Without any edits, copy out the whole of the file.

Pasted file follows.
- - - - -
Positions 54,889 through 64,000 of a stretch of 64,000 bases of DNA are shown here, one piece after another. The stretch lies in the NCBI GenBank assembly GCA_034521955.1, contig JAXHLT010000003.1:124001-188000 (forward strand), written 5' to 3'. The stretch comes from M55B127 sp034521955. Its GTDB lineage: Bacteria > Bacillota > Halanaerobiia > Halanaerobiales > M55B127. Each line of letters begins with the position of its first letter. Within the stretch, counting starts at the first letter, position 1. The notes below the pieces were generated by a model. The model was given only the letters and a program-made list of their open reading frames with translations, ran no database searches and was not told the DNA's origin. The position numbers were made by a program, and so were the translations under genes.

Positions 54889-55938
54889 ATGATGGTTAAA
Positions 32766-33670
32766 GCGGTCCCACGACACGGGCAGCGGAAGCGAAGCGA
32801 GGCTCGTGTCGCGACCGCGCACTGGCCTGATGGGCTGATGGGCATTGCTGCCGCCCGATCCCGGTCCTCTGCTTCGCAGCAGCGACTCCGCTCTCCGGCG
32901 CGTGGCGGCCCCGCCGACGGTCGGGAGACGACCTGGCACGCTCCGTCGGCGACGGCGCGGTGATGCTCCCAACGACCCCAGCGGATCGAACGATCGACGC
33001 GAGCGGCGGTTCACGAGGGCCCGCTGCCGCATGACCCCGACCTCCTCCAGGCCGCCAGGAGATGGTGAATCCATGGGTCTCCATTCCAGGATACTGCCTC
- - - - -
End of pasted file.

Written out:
Positions 54,889 through 64,000 of a stretch of 64,000 bases of DNA are shown here, one piece after another. The stretch lies in the NCBI GenBank assembly GCA_034521955.1, contig JAXHLT010000003.1:124001-188000 (forward strand), written 5' to 3'. The stretch comes from M55B127 sp034521955. Its GTDB lineage: Bacteria > Bacillota > Halanaerobiia > Halanaerobiales > M55B127. Each line of letters begins with the position of its first letter. Within the stretch, counting starts at the first letter, position 1. The notes below the pieces were generated by a model. The model was given only the letters and a program-made list of their open reading frames with translations, ran no database searches and was not told the DNA's origin. The position numbers were made by a program, and so were the translations under genes.

Positions 54889-55938
54889 ATGATGGTTAAA
Positions 32766-33670
32766 GCGGTCCCACGACACGGGCAGCGGAAGCGAAGCGA
32801 GGCTCGTGTCGCGACCGCGCACTGGCCTGATGGGCTGATGGGCATTGCTGCCGCCCGATCCCGGTCCTCTGCTTCGCAGCAGCGACTCCGCTCTCCGGCG
32901 CGTGGCGGCCCCGCCGACGGTCGGGAGACGACCTGGCACGCTCCGTCGGCGACGGCGCGGTGATGCTCCCAACGACCCCAGCGGATCGAACGATCGACGC
33001 GAGCGGCGGTTCACGAGGGCCCGCTGCCGCATGACCCCGACCTCCTCCAGGCCGCCAGGAGATGGTGAATCCATGGGTCTCCATTCCAGGATACTGCCTC